Funding for women-led companies has approximately doubled in 2021, according to Pitchbook. And that growth comes after almost no change between 2019 and 2020.
We spoke with Geri Kirilova, partner at Laconia Ventures, in a Twitter thread, to get her response to the data.
"Candidly, I was bracing myself for 2021 data to be worse than it is. So I guess things aren't as bad as they could be?" Kirilova tweeted about the report. In particular, Kirilova noted the two different measures available: total dollars funding women-led companies, and the percentage of all dollars going to women-led companies. Until we know more about the total dollars allocated from VCs in 2021, we won't know if relative funding for women was up, down, or about the same. "I think it's critical to see where total 2021 VC/growth net out and how the growth in $ to women (and other historically underrepresented groups) compares," she wrote.
Any growth in funding for women-led companies is coming off of a very low base. Allocations to these companies have grown to represent approximately 3 to 4 percent of VC funding in recent years, clearly far below parity. While no apples-to-apples comparison is yet available, if we compare the Pitchbook data with Crunchbase's preliminary count for 2021 VC funding overall, it's possible that funding for women-led companies will hit a double-digit percentage this year, but it's too early and the data sources are too disparate to have a strong signal. Even at the most optimistic reading of the data, though, VC funding for women-led companies would still have to grow several times over, if it's going to get close to even.
With only "incremental" progress on funding women and other founders from diverse backgrounds (Black women had received only around one-third of 1 percent of funding through the second quarter), Kirilova wrote, "In an industry where timing matters, I worry that a lot of progress may be 'too little, too late.' We are not moving fast enough as an industry."
Who will bear the brunt of the risks from VC being "too little, too late"? As Kirilova sees it, there are three groups who lose: founders who lose out on capital, customers who lose out on products or services that don't get funded, and "potential investors' returns, at both the VC fund and limited partner level." When it comes to "current funding outcomes," Kirilova said, there are two available conclusions: either "the market is efficient in allocating 95 to 98 percent of [funds] to men," or "something is wrong in how this system works and that the inefficiency incurs losses at every step" for investors.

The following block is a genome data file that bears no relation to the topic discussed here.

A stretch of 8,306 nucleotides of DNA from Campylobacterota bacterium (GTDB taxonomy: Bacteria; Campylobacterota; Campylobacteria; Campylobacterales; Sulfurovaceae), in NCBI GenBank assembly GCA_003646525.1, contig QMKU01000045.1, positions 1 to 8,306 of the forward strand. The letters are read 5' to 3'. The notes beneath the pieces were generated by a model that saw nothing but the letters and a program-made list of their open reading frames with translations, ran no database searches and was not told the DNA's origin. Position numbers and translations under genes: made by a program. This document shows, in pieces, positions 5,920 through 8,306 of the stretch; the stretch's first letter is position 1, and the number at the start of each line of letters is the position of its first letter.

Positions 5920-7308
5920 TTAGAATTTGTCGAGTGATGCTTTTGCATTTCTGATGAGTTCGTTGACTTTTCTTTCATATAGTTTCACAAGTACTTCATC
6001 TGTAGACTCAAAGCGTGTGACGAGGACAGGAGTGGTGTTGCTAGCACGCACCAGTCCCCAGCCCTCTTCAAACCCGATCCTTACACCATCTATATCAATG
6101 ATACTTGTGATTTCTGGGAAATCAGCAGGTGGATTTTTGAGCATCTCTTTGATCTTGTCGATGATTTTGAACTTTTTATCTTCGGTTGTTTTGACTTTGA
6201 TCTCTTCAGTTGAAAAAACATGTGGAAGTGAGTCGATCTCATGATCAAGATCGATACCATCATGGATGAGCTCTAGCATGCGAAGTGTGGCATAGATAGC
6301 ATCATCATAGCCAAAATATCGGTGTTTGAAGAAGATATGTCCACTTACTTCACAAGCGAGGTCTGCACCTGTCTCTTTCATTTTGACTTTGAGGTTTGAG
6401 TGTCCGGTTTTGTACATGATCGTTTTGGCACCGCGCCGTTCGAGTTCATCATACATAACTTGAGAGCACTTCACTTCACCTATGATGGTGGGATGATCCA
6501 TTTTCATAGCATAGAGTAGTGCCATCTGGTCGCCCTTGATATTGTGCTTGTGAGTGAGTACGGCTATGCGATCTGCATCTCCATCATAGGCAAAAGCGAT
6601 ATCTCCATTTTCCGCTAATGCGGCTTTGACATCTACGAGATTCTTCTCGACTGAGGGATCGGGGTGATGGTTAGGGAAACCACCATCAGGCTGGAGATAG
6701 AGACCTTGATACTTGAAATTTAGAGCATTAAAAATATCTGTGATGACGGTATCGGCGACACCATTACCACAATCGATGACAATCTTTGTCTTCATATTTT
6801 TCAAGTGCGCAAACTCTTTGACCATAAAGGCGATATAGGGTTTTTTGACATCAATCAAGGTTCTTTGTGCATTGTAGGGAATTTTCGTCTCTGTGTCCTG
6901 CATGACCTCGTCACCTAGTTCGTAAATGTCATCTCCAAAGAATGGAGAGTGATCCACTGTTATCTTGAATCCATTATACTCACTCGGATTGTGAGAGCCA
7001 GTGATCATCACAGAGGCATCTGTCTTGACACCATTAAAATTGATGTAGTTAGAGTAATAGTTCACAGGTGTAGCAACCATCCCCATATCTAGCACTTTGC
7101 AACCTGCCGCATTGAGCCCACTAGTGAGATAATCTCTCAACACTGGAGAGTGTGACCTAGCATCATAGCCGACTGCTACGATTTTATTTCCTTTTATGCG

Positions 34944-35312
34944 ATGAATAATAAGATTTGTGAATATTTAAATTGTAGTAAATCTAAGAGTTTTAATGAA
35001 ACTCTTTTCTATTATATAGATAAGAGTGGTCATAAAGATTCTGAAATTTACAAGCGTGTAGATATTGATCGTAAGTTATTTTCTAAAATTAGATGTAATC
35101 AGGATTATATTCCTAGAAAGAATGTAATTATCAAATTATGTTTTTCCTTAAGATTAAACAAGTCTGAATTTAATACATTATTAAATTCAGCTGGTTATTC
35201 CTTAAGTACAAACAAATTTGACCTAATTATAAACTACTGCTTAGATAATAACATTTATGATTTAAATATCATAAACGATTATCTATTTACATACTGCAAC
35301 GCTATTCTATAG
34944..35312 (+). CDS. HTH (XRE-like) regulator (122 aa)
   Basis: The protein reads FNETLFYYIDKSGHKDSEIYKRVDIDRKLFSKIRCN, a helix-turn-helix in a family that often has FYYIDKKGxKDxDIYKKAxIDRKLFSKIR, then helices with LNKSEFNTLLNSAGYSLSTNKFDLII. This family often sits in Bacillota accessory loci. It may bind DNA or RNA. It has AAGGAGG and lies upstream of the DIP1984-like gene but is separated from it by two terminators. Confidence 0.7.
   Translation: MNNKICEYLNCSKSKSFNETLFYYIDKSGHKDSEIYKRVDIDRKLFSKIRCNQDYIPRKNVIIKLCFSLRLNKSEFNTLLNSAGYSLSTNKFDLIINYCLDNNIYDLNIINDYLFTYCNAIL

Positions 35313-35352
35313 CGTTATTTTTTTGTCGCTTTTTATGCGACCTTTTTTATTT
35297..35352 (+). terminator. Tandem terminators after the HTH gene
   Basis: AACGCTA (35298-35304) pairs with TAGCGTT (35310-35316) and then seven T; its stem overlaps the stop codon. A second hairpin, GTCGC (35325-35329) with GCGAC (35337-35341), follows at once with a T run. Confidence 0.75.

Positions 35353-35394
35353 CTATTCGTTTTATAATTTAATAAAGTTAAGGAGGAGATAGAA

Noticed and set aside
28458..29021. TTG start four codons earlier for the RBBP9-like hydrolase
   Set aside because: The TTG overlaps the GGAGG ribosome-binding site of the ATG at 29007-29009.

Kirilova blamed "limited will" for the lack of diversification, as "the way to solve this problem is not a secret." She noted four key steps: "diversify decision-makers, standardize processes, reduce insularity, [and] commit to generating results."
One change in the past couple of years is an increase in various new funds or allocations specifically targeting women-led companies. But some in the industry claim that having those specialized funds merely makes it easier for the leadership of general funds to ignore women-led companies.
"They don't solve the systemic problem, but they definitely help get more [funds] into those [companies]," Kirilova wrote, describing the chance to focus on women-led companies as an "arbitrage opportunity," noting, "We will have made enough progress when those fund strategies are obsolete. I hope they make a ton of money getting us there."
Kirilova closed by writing about "the greatest opportunity we have," which she said "is to figure out how to move more capital into the earliest stages, in a way that is actually reflective of true potential."